Josephine, who has been married to Albert Ofoe Ofori for 11 years, took the life-saving decision after two relatives of Ofori who had promised to give him their kidneys failed to do so.
Mr Ofori, a masonry instructor, was diagnosed of End Stage Renal Disease (ENRS), a chronic kidney disease, which meant his kidneys could no longer support his body.
According to Josephine, saying ‘for better, for worse, for richer, for poorer, in sickness and in health, until death do us part’ several years back at the altar was not a mere recital but a covenant she made before God and men.
Prior to the diagnosis, Ofori had breathing problems and was rushed to the hospital for treatment only for his condition to worsen by the day.
His wife and family members hoped his condition would improve with time but were hit hard by a medical test result which indicated that he would either have to be on dialysis for the rest of his life or get a kidney transplant in order to survive.
“I was shocked and heart -broken when I saw the report because I did not have any history of kidney malfunction until I felt ill. My condition deteriorated by the day and had to be supported by my wife to do everything,” Mr Ofori told The Mirror last Monday.
He said he had to be admitted to the Police Hospital as doctors at the Korle Bu Teaching Hospital were on strike when the results of the tests were ready. With financial support from his family and employers, Opportunities Industrialisation Centre (OIC), he was on dialysis for six weeks till his wife told him she would give him one of her kidneys.
“I was completely shocked and short of words when she told me she would give me her kidney.
“This is a woman who has been through a lot since we got married; we lost our two-week-old son very early in our marriage and she has also suffered a miscarriage because of the stress she has to go through during my sickness.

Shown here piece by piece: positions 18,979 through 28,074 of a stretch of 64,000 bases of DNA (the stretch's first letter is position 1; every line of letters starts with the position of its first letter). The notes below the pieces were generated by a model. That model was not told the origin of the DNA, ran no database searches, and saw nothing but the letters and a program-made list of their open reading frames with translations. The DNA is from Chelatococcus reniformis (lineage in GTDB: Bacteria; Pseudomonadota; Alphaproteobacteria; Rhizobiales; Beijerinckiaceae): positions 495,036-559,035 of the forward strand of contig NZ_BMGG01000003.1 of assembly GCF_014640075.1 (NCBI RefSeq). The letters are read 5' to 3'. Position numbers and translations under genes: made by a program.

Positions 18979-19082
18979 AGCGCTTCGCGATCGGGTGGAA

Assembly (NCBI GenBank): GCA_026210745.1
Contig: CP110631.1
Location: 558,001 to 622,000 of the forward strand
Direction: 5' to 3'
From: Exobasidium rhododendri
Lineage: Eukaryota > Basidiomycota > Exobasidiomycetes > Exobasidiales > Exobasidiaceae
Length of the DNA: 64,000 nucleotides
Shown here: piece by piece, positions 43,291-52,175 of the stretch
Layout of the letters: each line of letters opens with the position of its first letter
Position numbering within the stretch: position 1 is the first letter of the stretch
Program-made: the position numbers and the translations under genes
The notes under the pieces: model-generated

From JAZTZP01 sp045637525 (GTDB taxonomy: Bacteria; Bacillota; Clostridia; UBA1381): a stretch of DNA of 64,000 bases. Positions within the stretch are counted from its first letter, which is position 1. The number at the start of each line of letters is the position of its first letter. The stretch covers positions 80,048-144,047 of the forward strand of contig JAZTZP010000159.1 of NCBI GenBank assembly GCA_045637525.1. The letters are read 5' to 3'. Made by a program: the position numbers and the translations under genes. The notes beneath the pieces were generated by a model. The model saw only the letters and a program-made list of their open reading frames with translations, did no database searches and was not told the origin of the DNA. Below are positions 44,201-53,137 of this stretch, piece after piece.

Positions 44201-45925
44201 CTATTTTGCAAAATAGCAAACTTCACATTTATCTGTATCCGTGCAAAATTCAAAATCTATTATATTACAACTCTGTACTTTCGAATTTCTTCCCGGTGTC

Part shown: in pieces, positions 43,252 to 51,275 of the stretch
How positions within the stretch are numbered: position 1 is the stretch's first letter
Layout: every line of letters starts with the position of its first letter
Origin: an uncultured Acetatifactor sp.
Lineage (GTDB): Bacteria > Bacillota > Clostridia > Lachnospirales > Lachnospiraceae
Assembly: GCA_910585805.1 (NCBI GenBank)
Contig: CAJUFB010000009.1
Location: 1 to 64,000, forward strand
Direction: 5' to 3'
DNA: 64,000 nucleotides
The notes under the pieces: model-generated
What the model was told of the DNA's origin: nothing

“I am not a rich man for her to say she will stand by me and inherit my riches neither do we have a child. Her gesture is that of a true and rare love and commitment to our marriage,” Mr Ofori stated.
Fortunately, the assessment tests ran on Josephine proved that her blood type was compatible with her husband’s; her tissues antigens matched that of her husband’s and she was healthy enough to withstand major surgery and recover completely.
Surgery in India
On October 20, 2014 the couple left Ghana to Indraprastha Appollo Hospital in India for further tests and finally, the transplant was done successfully by a team of doctors led by Dr Sandeep Guleria, a Senior Consultant Surgeon in general surgery and transplantation.
An attendant they had arranged with in Ghana to come along and assist them after the surgery could not make it due to flight issues. On the day of our departure, she couldn’t make it because of some duties at her workplace.
“We agreed that she joined us the following week but when we arrived, she called us to say her re-scheduled flight had been cancelled.
“So my wife who had just been operated on had to cater for the two of us and even cook for me as I had to be on special diet after the surgery,” Mr Ofori said.
Josephine, in an interview with The Mirror last Tuesday, said the decision to give her kidney to her husband was a difficult one as she had to convince her father that she could give her husband a kidney and recover fully.
“I had lost a cousin through kidney failure sometime back and so I knew what could happen if my husband didn’t get a donor. I didn’t tell most of my family members because I knew they could discourage me.
“I had to take my father to see a doctor at the Police Hospital for him to explain to him that I could recover and even have children after the transplant,” she explained.
She said seeing her husband suffer everyday was heart-breaking, adding that anytime she saw her husband on his hospital bed, all that she remembered was the oath she took to stand by him till death.
Contribution by Labone SDA church
The couple said they were forever grateful to the leadership and members of the Seventh Day Adventist Church in Labone, Accra, for single handedly financing their trip to India and back as well as catering for the entire cost of the surgeries.
In total, the church spent over $20,000 to cover the operation and still provides funds for Mr Ofori’s medication.
“Without their support, I wonder how we could have been able to raise this amount,” Mr Ofori, who is a member of the church, said.
Mr E.O. Hanson, an elder of the church, explained that they were touched by Mr Ofori’s plight and so decided to support the operation to save his life.
‘Part of the duties of the church is to support the society and though we didn’t have that kind of money in our account, we borrowed from our school. We have sent letters to all our churches nationwide and we are hoping to refund the money to the school through donations from our churches,” he explained.
Mr Hanson said the church was setting up a fund to be able to help other people who may get into similar situations.